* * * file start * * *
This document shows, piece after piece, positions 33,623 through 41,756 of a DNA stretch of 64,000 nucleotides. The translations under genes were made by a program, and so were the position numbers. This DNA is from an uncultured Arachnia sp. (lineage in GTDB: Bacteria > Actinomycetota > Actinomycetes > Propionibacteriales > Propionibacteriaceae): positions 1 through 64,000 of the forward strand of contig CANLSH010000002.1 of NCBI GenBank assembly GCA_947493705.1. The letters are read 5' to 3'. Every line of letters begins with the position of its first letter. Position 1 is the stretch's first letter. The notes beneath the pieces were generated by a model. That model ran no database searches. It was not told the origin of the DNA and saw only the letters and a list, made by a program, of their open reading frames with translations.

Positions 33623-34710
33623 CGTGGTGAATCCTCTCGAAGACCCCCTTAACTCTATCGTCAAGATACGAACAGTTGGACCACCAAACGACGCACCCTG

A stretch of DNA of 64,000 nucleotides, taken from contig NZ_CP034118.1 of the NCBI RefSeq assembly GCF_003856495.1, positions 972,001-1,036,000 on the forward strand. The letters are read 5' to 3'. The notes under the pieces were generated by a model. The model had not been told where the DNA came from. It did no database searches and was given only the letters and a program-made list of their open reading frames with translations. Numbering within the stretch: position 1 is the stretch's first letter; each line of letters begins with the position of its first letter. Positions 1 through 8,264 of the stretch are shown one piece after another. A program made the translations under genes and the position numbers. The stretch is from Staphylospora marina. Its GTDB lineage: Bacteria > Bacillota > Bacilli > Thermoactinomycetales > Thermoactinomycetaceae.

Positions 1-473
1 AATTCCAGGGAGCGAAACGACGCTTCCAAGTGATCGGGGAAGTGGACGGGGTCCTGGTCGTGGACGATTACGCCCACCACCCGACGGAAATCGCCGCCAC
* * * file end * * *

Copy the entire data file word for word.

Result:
This document shows, piece after piece, positions 33,623 through 41,756 of a DNA stretch of 64,000 nucleotides. The translations under genes were made by a program, and so were the position numbers. This DNA is from an uncultured Arachnia sp. (lineage in GTDB: Bacteria > Actinomycetota > Actinomycetes > Propionibacteriales > Propionibacteriaceae): positions 1 through 64,000 of the forward strand of contig CANLSH010000002.1 of NCBI GenBank assembly GCA_947493705.1. The letters are read 5' to 3'. Every line of letters begins with the position of its first letter. Position 1 is the stretch's first letter. The notes beneath the pieces were generated by a model. That model ran no database searches. It was not told the origin of the DNA and saw only the letters and a list, made by a program, of their open reading frames with translations.

Positions 33623-34710
33623 CGTGGTGAATCCTCTCGAAGACCCCCTTAACTCTATCGTCAAGATACGAACAGTTGGACCACCAAACGACGCACCCTG

A stretch of DNA of 64,000 nucleotides, taken from contig NZ_CP034118.1 of the NCBI RefSeq assembly GCF_003856495.1, positions 972,001-1,036,000 on the forward strand. The letters are read 5' to 3'. The notes under the pieces were generated by a model. The model had not been told where the DNA came from. It did no database searches and was given only the letters and a program-made list of their open reading frames with translations. Numbering within the stretch: position 1 is the stretch's first letter; each line of letters begins with the position of its first letter. Positions 1 through 8,264 of the stretch are shown one piece after another. A program made the translations under genes and the position numbers. The stretch is from Staphylospora marina. Its GTDB lineage: Bacteria > Bacillota > Bacilli > Thermoactinomycetales > Thermoactinomycetaceae.

Positions 1-473
1 AATTCCAGGGAGCGAAACGACGCTTCCAAGTGATCGGGGAAGTGGACGGGGTCCTGGTCGTGGACGATTACGCCCACCACCCGACGGAAATCGCCGCCAC